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I need help to understand the usage of the three Haskell functions

  • try (Control.Exception.try :: Exception e => IO a -> IO (Either e a))
  • catch (Control.Exception.catch :: Exception e => IO a -> (e -> IO a) -> IO a)
  • handle (Control.Exception.handle :: Exception e => (e -> IO a) -> IO a -> IO a)

I need to know several things:

  1. When do I use which function?
  2. How do I use this function with some simple example?
  3. Where is the difference between catch and handle? They have nearly the same signature only with a different order.

I will try to write down my trials and hope you can help me:


I have an example like:

x = 5 `div` 0
test = try (print x) :: IO (Either SomeException ())

I have two questions:

  1. How can I set a custom error output?

  2. What can i do to set all errors to SomeException so I dont must write the :: IO (Either SomeException())


Can you show me a short example with a custom error output?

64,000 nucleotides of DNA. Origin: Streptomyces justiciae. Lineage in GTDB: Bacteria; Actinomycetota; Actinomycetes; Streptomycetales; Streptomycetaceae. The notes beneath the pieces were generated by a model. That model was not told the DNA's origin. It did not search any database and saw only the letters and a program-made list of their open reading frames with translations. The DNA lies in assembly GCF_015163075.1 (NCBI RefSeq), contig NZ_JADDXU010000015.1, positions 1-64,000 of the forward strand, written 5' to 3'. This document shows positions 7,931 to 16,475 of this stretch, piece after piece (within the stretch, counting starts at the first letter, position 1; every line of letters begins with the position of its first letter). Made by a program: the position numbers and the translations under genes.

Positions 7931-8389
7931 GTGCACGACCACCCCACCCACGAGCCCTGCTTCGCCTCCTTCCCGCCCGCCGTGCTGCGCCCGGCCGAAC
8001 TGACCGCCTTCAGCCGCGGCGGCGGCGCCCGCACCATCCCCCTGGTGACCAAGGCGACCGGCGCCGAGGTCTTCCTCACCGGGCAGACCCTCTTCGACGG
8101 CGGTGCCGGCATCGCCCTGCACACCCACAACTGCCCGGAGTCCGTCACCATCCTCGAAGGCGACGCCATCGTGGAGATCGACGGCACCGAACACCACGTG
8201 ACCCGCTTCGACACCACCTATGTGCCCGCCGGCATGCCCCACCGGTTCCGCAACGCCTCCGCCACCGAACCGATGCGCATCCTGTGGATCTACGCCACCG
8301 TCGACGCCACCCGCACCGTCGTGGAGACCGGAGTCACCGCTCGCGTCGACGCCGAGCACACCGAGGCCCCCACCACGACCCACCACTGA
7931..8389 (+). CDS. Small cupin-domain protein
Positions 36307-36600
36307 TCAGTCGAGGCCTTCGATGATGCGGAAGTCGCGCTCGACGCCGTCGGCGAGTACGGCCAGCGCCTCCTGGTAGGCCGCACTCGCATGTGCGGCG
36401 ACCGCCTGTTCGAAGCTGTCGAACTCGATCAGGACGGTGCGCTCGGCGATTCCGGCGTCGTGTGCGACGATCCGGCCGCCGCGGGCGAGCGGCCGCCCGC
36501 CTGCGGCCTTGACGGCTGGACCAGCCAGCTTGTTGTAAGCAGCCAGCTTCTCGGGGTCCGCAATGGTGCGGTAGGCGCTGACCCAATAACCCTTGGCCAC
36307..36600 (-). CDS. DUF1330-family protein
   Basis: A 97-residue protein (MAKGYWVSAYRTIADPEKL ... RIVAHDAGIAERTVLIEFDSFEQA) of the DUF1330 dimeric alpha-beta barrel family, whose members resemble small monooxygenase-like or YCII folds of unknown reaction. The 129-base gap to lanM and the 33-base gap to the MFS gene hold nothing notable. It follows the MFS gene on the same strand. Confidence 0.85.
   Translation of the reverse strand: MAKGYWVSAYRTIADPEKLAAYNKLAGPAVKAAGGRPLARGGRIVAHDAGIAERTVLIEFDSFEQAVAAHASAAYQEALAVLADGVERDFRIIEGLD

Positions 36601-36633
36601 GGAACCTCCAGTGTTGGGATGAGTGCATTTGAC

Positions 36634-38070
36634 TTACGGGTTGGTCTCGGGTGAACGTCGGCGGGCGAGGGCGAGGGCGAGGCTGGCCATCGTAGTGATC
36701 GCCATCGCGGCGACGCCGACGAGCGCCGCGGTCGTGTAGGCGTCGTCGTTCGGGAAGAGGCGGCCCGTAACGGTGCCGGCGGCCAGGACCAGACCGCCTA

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up vote 90 down vote accepted

When do I use which function?

Here's the recommendation from the Control.Exception documentation:

  • If you want to do some cleanup in the event that an exception is raised, use finally, bracket or onException.
  • To recover after an exception and do something else, the best choice is to use one of the try family.
  • ... unless you are recovering from an asynchronous exception, in which case use catch or catchJust.

try :: Exception e => IO a -> IO (Either e a)

try takes an IO action to run, and returns an Either. If the computation succeeded, the result is given wrapped in a Right constructor. (Think right as opposed to wrong). If the action threw an exception of the specified type, it is returned in a Left constructor. If the exception was not of the appropriate type, it continues to propagate up the stack. Specifying SomeException as the type will catch all exceptions, which may or may not be a good idea.

Note that if you want to catch an exception from a pure computation, you will have to use evaluate to force evaluation within the try.